Big Sean Talks Selling 10 Million Singles
DX: You received a plaque from you label for 10 million singles sold, and you said you were surprised…
Big Sean: Yeah, I didn’t even realize that it was 10 million singles sold, and I also didn’t realize I was getting a plaque right then…or else I probably would’ve given a way better speech [laughs]. I probably would’ve said something way more inspiring and memorable, but it was a spur of the moment thing. I was exhausted, and I had a headache. It was such as surprise, because nobody told be about no plaques or that it was a surprise. They told me it was just a little get together. I don’t know why people like surprising me so much. They surprised me for my birthday, and for every plaque I get…everything is a goddamn surprise. Maybe they just like my reaction, but every time I’m legitimately surprised. They always catch me at a time where I least expect it. They get me when I’m feeling like shit, and it brings my spirits up.
DX: Detroit could use to have their spirits lifted given how bad things are and how fractured the scene sometimes looks to us on the outside. It was a great look for the city when you and Danny Brown squashed whatever situation was going on between you two...
Big Sean: I didn’t understand what he was talking about when he said what he said. I hooked up with him a while ago; we just linked up on the phone or whatever. We were supposed to do some work together, but for some reason it just never got done. And then he said what he said, and I called him like, “Hold up, man. What the hell you talkin’ about?” But we worked it out, and it was a misunderstanding.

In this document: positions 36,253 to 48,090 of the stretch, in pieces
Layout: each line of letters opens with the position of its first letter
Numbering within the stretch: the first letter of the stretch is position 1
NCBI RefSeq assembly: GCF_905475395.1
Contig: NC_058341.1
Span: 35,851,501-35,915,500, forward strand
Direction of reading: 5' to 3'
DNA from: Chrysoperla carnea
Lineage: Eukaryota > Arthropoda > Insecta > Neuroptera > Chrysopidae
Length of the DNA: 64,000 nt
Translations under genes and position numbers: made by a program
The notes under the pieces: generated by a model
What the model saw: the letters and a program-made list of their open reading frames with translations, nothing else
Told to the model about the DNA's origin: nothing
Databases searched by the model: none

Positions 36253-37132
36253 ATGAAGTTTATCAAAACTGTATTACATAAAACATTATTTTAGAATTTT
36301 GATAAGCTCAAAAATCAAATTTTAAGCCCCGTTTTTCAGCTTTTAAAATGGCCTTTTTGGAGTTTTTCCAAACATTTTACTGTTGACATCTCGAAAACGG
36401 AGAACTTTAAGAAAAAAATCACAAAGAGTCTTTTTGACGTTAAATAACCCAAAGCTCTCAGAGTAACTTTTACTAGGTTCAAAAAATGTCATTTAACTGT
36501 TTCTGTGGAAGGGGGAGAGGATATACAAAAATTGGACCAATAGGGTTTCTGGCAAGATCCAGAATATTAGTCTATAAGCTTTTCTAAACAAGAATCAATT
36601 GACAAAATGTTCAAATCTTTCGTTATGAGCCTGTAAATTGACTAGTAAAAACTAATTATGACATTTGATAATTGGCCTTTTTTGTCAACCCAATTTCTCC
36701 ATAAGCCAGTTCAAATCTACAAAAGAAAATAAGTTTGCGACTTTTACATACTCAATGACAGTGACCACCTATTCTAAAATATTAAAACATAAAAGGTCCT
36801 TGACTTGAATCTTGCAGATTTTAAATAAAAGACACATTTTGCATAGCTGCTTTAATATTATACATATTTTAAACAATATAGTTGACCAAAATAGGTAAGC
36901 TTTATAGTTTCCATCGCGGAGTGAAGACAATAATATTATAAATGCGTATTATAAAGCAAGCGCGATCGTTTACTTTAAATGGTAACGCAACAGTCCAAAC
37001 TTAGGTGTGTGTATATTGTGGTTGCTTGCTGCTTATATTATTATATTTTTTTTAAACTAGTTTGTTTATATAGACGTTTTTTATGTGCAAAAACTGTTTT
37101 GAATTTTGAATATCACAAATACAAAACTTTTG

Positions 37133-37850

I’m probably the most active person in Detroit—from helping out through my foundation to helping out the school age youth in my city and the surrounding cities. I paid for Thanksgiving dinners for families last year and Christmases too. I grew up off Linwood, Northlawn, 6 Mile, 7 Mile, and I don’t even have to say that. People know I went to [Detroit] Cass [Technical High School] and how much I do for the city. I just moved my momma out the hood a few months ago…like straight up out the hood. When I went home to Detroit, that’s where I would go home every time. But it was just a misunderstanding. It’s like when he said, “Damn, you’ve been griding for a long time; I ain’t got nothin’ but respect. You know, it’s sad that it took this for us to talk.” I’m like, “Man…” But we worked it out though, and I got nothing but respect for Danny [Brown]. I’m sure he’s got nothing but respect for me too.